Antibody detection tests

These tests are easy to do and relatively inexpensive, but they are less sensitive in early stages of the disease. False negative results frequently occur in the acute phase of the infection. It can take 8 weeks to produce enough antibody to be detectable. Immunosuppressed patients and those on long-term dialysis may also return false negatives. False positives can occur in persons that have cleared the infection. As many as 25% of acute HCV infections clear spontaneously, these person will continue to produce HCV antibodies.


HCV RNA detection tests

Hepatitis C virus is an RNA virus, and the genetic code is unique to this virus. Several types of amplification tests (assays) are available to measure the amount of hepatitis C virus RNA in a person's serum. These tests are referred to as molecular tests because they recognize the viral RNA at the molecular level. If a person is infected with HCV, the average number of copies of the virus is in the 100,000s to several million, compared to those with HAV and HBV, who have 100s of millions or billions of copies of the viruses. The significance of the absolute values of HCV viral load has not yet been fully determined, so clinical decisions are usually made on the basis of "high" or "low" viral load, rather than exact levels.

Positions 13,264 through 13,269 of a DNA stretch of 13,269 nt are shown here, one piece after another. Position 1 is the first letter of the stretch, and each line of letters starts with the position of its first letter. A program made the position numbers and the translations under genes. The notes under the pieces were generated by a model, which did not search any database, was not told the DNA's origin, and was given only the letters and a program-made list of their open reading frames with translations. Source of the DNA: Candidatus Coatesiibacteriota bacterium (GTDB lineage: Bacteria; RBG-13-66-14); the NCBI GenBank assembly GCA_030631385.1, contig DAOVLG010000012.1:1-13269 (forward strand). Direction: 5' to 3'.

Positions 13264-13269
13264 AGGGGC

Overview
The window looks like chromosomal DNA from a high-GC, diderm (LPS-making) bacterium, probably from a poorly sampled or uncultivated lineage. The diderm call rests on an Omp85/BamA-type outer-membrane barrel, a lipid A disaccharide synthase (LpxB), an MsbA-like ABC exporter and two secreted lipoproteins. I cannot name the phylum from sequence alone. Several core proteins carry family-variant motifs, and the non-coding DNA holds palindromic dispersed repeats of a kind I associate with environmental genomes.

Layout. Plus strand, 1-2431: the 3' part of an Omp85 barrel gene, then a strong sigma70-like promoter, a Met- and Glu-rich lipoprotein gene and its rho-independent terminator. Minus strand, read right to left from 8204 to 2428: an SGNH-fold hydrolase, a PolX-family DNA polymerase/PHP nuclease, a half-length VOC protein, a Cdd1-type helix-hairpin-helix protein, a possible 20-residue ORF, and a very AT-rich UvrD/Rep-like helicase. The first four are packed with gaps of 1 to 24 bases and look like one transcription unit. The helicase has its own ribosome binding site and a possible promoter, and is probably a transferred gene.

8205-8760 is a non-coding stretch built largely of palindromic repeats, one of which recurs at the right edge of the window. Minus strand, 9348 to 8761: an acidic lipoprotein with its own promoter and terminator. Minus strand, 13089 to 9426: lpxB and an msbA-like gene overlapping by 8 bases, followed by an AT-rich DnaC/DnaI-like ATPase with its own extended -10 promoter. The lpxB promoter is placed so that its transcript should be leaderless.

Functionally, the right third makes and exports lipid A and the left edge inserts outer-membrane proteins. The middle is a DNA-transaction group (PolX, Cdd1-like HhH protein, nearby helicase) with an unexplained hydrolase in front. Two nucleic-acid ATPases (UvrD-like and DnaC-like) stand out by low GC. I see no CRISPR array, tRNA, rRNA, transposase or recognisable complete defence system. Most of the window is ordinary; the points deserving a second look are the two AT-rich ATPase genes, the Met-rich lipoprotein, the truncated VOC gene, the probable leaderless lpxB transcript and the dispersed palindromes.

Nucleic acid tests (NAT) detect HCV RNA and may be used to diagnosis acute and chronic HCV infection and to evaluate the management of patients with chronic HCV. NATs have the advantage of detecting active HCV infection by verifying the presence of antigens. There are 2 types of NATs:

Quantitative HCV RNA tests detect the presence of the virus itself and measure the amount in the plasma; the viral load. These are very sensitive tests with some able to detect as few as 5 copies /ml. HCV RNA tests are usually done at intervals to measure the effect of anti-viral therapy:

Qualitative HCV RNA tests are used to simply detect virus in the blood. They are highly sensitive to the presence of HCV RNA but do not calculate the viral load. The results are expressed as positive or negative and are FDA approved to diagnose infection

It is possible to get a negative test result for HCV RNA during the acute phase of HCV infection when the antigen level is low. Qualitative tests can detect the presence of HCV RNA, usually within 1-2 weeks of infection. While possible, false negative result are unlikely.

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Which type of test can detect the number of viral RNA molecules in a sample of plasma?
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HCV genotyping
Genotyping is done to determine the type of HCV that is present. Genotyping is necessary prior to antiviral therapy, because some genotypes respond better to specific treatment than others. Knowing the genotype helps to plan therapy and to attain SVR.


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Liver enzyme tests are sufficient to diagnose HCV.